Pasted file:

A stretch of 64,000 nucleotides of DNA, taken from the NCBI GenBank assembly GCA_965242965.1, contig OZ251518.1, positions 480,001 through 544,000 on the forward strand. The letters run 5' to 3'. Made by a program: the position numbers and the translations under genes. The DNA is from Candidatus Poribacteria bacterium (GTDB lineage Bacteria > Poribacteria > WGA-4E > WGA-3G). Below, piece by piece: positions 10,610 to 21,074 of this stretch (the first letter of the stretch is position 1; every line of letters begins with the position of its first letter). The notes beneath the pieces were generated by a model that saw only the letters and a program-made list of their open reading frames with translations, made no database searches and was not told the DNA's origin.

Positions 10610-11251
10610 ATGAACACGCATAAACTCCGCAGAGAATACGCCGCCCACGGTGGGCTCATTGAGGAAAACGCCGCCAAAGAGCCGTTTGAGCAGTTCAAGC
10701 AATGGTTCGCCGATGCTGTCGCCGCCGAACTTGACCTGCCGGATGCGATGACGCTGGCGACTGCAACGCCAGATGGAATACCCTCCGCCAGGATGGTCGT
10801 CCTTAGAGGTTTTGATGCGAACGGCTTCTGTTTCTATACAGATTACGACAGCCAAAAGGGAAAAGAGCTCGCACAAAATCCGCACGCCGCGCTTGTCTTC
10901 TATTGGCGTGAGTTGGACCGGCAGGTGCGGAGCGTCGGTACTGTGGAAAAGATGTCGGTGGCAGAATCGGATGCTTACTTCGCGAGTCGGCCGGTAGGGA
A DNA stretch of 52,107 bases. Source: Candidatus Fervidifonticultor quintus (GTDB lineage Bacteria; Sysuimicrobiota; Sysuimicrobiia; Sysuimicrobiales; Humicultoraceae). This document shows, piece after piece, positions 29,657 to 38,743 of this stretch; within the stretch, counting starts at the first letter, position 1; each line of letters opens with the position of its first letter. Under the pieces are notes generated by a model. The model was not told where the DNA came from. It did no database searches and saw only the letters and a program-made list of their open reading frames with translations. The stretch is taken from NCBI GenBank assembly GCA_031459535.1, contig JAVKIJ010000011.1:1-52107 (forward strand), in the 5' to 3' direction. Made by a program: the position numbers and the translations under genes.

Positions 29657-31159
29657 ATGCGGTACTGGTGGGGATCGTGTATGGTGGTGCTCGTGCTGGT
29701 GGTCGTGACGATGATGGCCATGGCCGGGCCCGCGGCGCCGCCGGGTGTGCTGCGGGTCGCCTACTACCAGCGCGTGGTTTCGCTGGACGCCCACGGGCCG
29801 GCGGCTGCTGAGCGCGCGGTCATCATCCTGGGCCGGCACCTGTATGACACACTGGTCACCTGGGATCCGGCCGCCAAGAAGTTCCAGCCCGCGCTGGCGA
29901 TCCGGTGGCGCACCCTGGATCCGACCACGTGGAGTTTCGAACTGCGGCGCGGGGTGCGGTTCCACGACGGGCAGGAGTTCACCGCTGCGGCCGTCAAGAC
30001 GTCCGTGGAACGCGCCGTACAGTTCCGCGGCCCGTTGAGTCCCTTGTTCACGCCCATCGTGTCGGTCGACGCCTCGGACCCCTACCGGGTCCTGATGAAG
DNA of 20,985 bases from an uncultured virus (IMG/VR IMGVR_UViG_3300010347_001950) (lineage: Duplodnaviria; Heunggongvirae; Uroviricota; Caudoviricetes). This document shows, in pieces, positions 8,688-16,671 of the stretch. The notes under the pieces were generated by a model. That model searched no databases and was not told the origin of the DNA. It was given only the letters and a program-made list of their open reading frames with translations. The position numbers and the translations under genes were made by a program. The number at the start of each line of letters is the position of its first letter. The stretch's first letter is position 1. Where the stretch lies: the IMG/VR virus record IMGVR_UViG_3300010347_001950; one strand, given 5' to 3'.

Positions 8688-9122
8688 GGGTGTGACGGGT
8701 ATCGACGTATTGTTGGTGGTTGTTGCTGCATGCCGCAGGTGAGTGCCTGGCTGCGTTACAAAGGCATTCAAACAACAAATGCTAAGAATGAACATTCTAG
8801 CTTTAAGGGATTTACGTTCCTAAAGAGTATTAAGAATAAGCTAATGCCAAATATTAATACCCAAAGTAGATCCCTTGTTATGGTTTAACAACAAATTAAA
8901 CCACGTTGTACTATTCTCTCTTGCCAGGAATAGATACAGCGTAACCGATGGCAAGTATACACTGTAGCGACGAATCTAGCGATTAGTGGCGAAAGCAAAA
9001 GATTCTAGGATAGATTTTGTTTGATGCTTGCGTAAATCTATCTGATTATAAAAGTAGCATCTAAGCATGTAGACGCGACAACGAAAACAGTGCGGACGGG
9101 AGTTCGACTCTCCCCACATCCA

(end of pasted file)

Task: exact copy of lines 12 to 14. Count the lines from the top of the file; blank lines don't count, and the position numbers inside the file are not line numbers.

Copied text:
29901 TCCGGTGGCGCACCCTGGATCCGACCACGTGGAGTTTCGAACTGCGGCGCGGGGTGCGGTTCCACGACGGGCAGGAGTTCACCGCTGCGGCCGTCAAGAC
30001 GTCCGTGGAACGCGCCGTACAGTTCCGCGGCCCGTTGAGTCCCTTGTTCACGCCCATCGTGTCGGTCGACGCCTCGGACCCCTACCGGGTCCTGATGAAG
DNA of 20,985 bases from an uncultured virus (IMG/VR IMGVR_UViG_3300010347_001950) (lineage: Duplodnaviria; Heunggongvirae; Uroviricota; Caudoviricetes). This document shows, in pieces, positions 8,688-16,671 of the stretch. The notes under the pieces were generated by a model. That model searched no databases and was not told the origin of the DNA. It was given only the letters and a program-made list of their open reading frames with translations. The position numbers and the translations under genes were made by a program. The number at the start of each line of letters is the position of its first letter. The stretch's first letter is position 1. Where the stretch lies: the IMG/VR virus record IMGVR_UViG_3300010347_001950; one strand, given 5' to 3'.